20.3.2 Factors that support sustainable development
A brief excursion into some of the recent literature on economic development is sufficient to support the fundamental observation that the factors that determine a country’s ability to promote (sustainable) development coincide with the factors that influence adaptive capacity relative to climate change, climate variability and climatic extremes. The underlying prerequisites for sustainability in specific contexts are highlighted in italics in the discussion which follows. The point about coincidence in underlying factors is made by matching the terms in italics with the list of determinants of adaptive capacity identified above (Chapter 17, Section 17.3.3): access to resources, entitlements (property rights), institutions and governance, human resources (human capital in the economics literature) and technology. They are all reflected in one or more citations from the development literature cited here, and they conform well to the “5 capital” model articulated by Porritt (2005) in terms of human, manufactured, social, natural and financial capital.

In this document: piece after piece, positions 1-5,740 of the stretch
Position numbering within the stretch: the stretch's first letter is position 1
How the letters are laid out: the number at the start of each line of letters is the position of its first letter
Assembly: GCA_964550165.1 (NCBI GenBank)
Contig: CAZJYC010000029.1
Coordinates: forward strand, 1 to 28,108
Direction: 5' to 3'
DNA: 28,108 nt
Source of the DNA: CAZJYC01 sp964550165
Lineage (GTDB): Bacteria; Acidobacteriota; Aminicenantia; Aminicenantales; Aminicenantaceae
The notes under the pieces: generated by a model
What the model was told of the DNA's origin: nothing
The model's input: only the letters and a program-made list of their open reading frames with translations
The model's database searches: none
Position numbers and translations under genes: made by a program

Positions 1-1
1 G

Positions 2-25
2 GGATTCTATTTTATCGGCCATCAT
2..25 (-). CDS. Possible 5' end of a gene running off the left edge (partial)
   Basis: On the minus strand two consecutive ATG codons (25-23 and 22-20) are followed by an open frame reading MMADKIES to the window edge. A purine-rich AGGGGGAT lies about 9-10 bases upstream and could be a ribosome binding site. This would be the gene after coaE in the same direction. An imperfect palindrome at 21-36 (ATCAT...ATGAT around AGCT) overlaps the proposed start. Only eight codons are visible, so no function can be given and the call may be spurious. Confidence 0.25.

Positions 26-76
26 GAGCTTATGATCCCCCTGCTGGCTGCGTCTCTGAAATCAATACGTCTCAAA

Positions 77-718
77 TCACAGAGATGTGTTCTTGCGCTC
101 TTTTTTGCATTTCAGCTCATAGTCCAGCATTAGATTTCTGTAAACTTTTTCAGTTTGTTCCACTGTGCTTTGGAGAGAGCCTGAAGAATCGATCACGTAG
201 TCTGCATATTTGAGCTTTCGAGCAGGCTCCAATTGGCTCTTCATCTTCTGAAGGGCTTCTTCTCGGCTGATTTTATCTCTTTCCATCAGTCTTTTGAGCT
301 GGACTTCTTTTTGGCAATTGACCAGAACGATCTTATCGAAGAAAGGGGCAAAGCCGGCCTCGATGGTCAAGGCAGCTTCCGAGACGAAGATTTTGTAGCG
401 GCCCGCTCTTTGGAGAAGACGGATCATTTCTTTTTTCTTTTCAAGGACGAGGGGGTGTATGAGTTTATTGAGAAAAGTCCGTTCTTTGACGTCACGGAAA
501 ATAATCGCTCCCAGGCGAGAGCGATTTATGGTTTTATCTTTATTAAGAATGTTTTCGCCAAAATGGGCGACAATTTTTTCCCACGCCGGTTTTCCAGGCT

Lucas (1988) concluded early on that differences in human capital are large enough to explain differences between the long-run growth rates of poor and rich countries. Moretti (2004), for example, showed that businesses located in cities where the fraction of college graduates (highly educated work force) grew faster and experienced larger increases in productivity. Guiso et al. (2004) explored the role of social capital in peoples’ abilities to successfully take advantage of financial structures; they found that social capital matters most when education levels are low and law enforcement is weak. Rozelle and Swinnen (2004) looked at transition countries in central Europe and the former Soviet Union; they observed that countries growing steadily a decade or more after economic reform had accomplished a common set of intermediate goals: achieving macroeconomic stability, reforming property rights, and creating institutions to facilitate exchange. Order and timing did not matter, but meeting all of these underlying objectives was critical. Winters et al. (2004) reviewed a wide literature on the links between trade liberalisation and poverty reduction. They concluded that a favourable relationship depends on the existence and stability of markets, the ability of economic actors to handle changes in risk, access to technology, resources, competent and honest government, policies that promote conflict resolution and human capital accumulation. Shortfalls in any of these underpinnings make it extremely difficult for the most disadvantaged citizens to see any advantage from trade. Finally, Sala-i-Martin et al. (2004) explained economic growth by variation in national participation in primary school education (human capital), other measures of human capital (e.g., health measures), access to affordable investment goods and the initial level of per capita income (access to resources).